I just have a general question regarding Benadryl. I know it is an antihistamine but I am wondering why it makes you tired while other ones don't?
Benadryl (diphenhydramine) is a "first-generation" antihistamine that is well known to cause sedation and drowsiness. For this reason, it is a common ingredient in over the counter sleep aids such as Tylenol PM and ZzzQuil.
First-generation antihistamines, like Benadryl, are more likely to make you tired when compared to later generation antihistamines, like Claritin (loratadine), because they cross the blood brain barrier and enter the central nervous system (CNS). Doing so, they act as a mild CNS depressant, which causes the sedation you experience.
The Role Of Histamine
While histamine is most commonly associated with allergies and the symptoms we experience (sneezing and watery eyes for example), it is an important neurotransmitter in our body with a wide range of effects. In fact, there are 4 types of histamine receptors (H1, H2, H3 and H4) in our bodies, all with differing effects. When it comes to Benadryl and other medications we classify as "antihistamines", we are referring to H1 receptor blockers. H1 receptors are located all over the body and in the brain.
When we are exposed to an allergen, such as pollen, histamine is released and binds to the H1 receptor, which in turn produces a variety of effects including:
- Swelling (i.e. edema)
- Vasodilation (causing flushing)
- Mucus secretions
Benadryl binds to and blocks H1 receptors, which reduces the above effects, which is why it is an effective medication for allergic symptoms.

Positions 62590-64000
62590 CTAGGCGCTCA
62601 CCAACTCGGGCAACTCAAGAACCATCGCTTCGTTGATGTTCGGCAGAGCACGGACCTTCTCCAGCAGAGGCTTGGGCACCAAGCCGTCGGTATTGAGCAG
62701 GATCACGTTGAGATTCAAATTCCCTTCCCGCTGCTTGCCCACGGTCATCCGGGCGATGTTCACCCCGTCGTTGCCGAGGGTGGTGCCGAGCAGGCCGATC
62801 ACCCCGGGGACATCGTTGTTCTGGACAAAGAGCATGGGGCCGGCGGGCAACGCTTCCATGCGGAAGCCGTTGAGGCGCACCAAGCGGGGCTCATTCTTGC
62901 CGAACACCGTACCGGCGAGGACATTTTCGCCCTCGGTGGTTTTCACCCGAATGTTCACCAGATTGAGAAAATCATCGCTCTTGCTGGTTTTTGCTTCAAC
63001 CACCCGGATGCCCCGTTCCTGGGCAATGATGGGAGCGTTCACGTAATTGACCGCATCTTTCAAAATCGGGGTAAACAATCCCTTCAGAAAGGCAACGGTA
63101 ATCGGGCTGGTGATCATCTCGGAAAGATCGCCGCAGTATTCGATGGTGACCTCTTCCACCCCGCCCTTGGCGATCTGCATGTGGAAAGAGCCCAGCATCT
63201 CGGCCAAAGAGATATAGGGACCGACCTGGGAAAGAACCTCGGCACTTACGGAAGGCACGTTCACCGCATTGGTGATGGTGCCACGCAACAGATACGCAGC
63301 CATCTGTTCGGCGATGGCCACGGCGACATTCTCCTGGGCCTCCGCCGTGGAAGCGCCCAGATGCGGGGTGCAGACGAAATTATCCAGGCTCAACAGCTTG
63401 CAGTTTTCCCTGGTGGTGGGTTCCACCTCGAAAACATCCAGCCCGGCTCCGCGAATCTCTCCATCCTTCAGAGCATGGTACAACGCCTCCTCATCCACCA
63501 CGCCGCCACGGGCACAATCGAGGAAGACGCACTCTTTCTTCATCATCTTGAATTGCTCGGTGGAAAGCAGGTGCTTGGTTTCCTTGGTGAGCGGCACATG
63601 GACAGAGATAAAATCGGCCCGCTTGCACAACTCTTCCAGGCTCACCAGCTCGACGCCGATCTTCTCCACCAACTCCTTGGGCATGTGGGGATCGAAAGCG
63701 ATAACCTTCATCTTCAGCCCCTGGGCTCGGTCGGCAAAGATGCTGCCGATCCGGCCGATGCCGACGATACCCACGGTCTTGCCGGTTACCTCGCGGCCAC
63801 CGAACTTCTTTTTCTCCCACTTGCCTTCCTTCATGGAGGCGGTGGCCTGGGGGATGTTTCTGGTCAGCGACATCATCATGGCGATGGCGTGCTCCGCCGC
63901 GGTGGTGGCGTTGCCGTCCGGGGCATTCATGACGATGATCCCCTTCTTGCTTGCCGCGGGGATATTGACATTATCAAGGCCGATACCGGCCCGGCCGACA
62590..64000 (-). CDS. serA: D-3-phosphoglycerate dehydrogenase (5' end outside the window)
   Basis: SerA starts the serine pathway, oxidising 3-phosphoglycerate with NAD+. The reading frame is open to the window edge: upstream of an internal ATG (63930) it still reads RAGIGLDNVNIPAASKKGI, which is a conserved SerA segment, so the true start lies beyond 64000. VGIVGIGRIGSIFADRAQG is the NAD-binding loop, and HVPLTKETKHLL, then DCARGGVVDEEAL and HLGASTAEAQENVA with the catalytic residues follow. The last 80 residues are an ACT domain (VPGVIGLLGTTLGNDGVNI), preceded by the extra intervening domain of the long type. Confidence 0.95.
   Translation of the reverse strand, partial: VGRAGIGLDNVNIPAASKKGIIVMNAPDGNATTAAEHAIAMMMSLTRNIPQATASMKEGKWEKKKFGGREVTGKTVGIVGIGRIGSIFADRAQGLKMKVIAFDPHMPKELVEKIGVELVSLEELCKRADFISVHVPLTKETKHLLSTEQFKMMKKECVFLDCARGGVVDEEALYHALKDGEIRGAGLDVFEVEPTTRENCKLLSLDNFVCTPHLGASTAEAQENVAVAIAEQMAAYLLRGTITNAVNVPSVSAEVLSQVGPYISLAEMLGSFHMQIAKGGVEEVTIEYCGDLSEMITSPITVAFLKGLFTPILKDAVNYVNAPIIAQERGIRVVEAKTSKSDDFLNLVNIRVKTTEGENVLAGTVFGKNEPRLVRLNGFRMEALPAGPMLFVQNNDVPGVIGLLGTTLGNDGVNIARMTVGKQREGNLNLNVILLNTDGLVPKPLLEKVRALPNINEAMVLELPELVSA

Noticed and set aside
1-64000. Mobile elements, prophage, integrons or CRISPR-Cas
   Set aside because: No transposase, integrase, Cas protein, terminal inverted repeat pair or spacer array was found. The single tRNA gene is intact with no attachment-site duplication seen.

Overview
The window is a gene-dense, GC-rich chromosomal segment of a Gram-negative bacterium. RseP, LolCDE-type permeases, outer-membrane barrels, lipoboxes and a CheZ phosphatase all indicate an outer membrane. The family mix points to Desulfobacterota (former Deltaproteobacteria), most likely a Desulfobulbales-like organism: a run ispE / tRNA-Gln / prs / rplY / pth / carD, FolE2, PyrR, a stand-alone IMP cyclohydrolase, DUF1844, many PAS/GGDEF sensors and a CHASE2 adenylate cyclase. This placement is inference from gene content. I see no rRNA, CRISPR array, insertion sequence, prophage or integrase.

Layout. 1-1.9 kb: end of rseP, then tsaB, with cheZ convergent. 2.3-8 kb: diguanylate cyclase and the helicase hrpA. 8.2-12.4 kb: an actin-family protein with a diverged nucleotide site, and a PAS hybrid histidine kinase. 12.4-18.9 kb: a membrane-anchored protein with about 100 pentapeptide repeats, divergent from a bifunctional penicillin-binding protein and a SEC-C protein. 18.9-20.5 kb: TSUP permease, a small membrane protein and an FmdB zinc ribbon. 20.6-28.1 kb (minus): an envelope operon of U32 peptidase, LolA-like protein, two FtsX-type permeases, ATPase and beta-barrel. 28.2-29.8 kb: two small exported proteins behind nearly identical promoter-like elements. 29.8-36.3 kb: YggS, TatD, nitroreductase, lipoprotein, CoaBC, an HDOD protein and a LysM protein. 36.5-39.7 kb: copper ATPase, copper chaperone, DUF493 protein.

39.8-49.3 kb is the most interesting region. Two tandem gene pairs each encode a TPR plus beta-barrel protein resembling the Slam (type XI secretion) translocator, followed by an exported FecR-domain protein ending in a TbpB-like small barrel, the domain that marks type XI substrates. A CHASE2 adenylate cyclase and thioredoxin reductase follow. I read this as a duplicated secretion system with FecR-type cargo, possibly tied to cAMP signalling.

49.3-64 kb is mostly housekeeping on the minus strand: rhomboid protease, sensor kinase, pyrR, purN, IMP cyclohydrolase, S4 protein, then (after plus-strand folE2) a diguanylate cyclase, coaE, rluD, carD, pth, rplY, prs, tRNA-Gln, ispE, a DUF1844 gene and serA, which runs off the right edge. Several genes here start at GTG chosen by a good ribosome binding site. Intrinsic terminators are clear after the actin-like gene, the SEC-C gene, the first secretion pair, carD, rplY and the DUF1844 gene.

As stated above, histamine and its receptors are also located in the brain. Multiple studies have shown that histamine acts as a mediator of "wakefulness" and is necessary for:
- Reaction time
If histamine is blocked from binding to its receptors in the brain, it can result in sedation and drowsiness, which is just what Benadryl does.
Benadryl Induced Drowsiness
Second-generation antihistamines, like Claritin and Allegra don't cross into the brain. However, Benadryl does, which then binds to histamine receptors. This binding blocks histamine from the receptors and therefore, it will not produce its wakefulness promoting effects, causing sedation.
Benadryl is classified as an "ethanolamine" antihistamine, a sub-class of the first generation antihistamines. Ethanolamine antihistamines readily cross the blood brain barrier and are among the most sedating. Other ethanolamine antihistamines include:
- Tavist (clemastine)
- Dramamine (Dimenhydrinate)
In addition to Benadryl crossing the blood brain barrier and blocking histamine receptors in the brain, it also has significant anticholinergic effects. An anticholinergic is simply a drug that inhibits the response to acetylcholine, another important neurotransmitter in our bodies. anticholinergic effects include:
- Dry mouth
- Dry eyes
- Increased heart rate
Ethanolamine antihistamines, like Benadryl, generally have greater anticholinergic activity than do other antihistamines, which is another reason that Benadryl causes sedation.
Taking Benadryl For Sleep
While Benadryl isn't recommended by the American Academy of Sleep Medicine for the treatment of insomnia, it is nevertheless commonly used as a short term, over the counter treatment. It appears most useful in those who have trouble falling asleep as many studies have reported that it decreases sleep latency (i.e. time it takes to fall asleep). If you do take Benadryl for sleep, be sure to get a full 8 hours, otherwise next day sleepiness may occur. This is particularly common in the elderly.
The usual recommended dose of Benadryl for insomnia is:
Adults: 50 mg by mouth at bedtime as needed.
Elderly: 25 mg by mouth at bedtime (although it is not considered a medication of choice)
Children 12 and Over: 50 mg by mouth at bedtime as needed. However, the FDA recommends against the use non-prescription products for sedation in children of any age.
To sum up, Benadryl helps you sleep because it can make you tired. It makes you tired because:
- It crosses the blood brain barrier, blocking histamine receptors in the brain. Newer antihistamines, such as Claritin and Allegra, do not cross the blood brain barrier and therefore are not associated with drowsiness.
- Benadryl has strong anticholinergic effects, which add to the sedation you feel.